Accused hash oil dealer talks to York County judge
The “Dab” dance made famous by Cam Newton during the Carolina Panthers run to the Super Bowl last year is seemingly everywhere. Schools, statehouses, stadiums, old folks homes.
And on Thursday, in front of an astonished York County judge, a dope dealer from California did the dab in court.
He even said that using hash oil “dabs” are simple: “You dab it like Cam Newton.”
The case started seemingly simply enough. Adam Robert Harris, 25, a chef from California visiting family in South Carolina, was caught in March in Clover with more than oregano. He had a kilogram of marijuana and almost half a kilo of hash oil. York County drug agents had heard about Harris’ selling dope, and then busted him in the act, 16th Circuit Assistant Solicitor Hannah Grove said.
“It was an incredible amount of drugs,” Grove said in Thursday’s understatement of the year.
Circuit Court Judge Dan Hall wanted an explanation of hash oil. Marijuana, sure, Hall had heard of that.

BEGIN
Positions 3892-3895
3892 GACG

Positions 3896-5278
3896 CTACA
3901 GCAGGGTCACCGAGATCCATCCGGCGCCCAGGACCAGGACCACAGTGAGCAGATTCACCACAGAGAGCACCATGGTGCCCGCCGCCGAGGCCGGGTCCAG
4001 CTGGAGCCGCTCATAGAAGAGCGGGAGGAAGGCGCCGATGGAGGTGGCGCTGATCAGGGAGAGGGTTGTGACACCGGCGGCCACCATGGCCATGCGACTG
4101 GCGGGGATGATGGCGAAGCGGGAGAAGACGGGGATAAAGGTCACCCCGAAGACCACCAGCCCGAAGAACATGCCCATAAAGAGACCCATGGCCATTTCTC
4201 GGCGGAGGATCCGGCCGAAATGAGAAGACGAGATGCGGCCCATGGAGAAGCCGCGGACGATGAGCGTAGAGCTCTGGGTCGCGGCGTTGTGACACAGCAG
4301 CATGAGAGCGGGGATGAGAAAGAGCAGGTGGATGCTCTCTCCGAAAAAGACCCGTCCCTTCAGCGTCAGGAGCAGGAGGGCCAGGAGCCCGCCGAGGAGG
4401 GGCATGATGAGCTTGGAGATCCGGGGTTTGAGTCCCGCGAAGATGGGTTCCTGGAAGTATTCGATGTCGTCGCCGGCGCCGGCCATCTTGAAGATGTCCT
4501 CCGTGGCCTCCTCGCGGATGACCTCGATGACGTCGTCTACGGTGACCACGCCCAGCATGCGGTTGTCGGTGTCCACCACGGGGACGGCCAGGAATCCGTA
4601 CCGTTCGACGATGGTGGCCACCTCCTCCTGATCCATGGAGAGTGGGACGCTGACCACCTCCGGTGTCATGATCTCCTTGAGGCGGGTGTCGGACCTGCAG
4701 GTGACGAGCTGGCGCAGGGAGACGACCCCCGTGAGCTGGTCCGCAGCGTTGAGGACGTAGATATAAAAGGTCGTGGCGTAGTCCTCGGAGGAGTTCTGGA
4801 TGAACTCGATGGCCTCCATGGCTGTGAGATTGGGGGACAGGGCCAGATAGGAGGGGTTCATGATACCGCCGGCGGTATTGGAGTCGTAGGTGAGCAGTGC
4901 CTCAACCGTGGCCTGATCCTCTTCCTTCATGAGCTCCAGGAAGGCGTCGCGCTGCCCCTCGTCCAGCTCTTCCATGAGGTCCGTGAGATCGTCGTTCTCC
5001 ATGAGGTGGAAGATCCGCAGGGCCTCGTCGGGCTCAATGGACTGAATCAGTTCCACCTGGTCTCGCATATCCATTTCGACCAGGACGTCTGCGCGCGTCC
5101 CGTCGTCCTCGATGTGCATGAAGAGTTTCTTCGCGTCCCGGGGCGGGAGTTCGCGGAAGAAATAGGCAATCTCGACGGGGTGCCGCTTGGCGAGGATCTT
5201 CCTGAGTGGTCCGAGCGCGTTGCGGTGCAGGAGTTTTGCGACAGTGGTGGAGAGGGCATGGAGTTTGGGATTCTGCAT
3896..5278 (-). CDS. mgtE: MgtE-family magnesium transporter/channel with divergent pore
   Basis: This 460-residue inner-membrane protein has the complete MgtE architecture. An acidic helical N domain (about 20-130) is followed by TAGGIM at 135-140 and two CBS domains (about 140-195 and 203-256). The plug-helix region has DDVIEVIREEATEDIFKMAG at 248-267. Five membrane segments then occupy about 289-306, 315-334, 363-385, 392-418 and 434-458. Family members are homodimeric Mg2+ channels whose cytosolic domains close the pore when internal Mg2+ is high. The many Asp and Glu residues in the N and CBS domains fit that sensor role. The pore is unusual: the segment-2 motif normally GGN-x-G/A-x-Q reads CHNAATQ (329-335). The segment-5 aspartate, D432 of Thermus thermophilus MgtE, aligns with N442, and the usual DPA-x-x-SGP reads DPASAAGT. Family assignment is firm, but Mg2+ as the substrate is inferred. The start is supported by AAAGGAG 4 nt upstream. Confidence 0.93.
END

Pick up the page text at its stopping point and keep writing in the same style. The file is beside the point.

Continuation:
“What exactly is hash oil and how is it used?” Hall asked.
Grove the prosecutor shrugged.
So Harris broke out the Dab, right there in front of the judge.
The Dab is a dance – really more of a pose – during which the dancer drops his head down toward a horizontally raised forearm in a sort of statue gone hip-hop. Some have described it as resembling the act of sneezing. Newton made it famous in 2015 when he dabbed after scoring dozens of touchdowns. Panthers fans dabbed all over the country and world as the team soared. Politicians who have the rhythm of a three-legged goat dabbed, kids dabbed, housewives dabbed.
Now even cons dab.
Harris threw out his arm and dropped his head and answered the judge about hash oil: “You dab it like Cam Newton.”
Hall was not amused. He did not dab.
“I doubt Cam Newton is dabbing hash oil after scoring a touchdown,” Hall told the chastened Harris.
Experts believe that dabbing hash oil – a concentrated form of marijuana extract strong enough to knock down a rhino – can be dangerous.
Harris’ lawyer, Geoff Dunn, went on to explain to Hall that Harris, from near Los Angeles, has a legal California medical marijuana card that allows him to both grow and use marijuana for medical use. Harris claimed he was in South Carolina selling the pot and hash oil to people who need it at below market rate, Dunn said.
“He believed he was helping people,” Dunn said, while acknowledging that, “South Carolina is not California.”
Hall had heard and seen enough. Nobody else dared dab in his courtroom.
“Twelve months in the Department of Corrections,” the judge said.
Harris did not dab again as a burly jailer led him off to prison.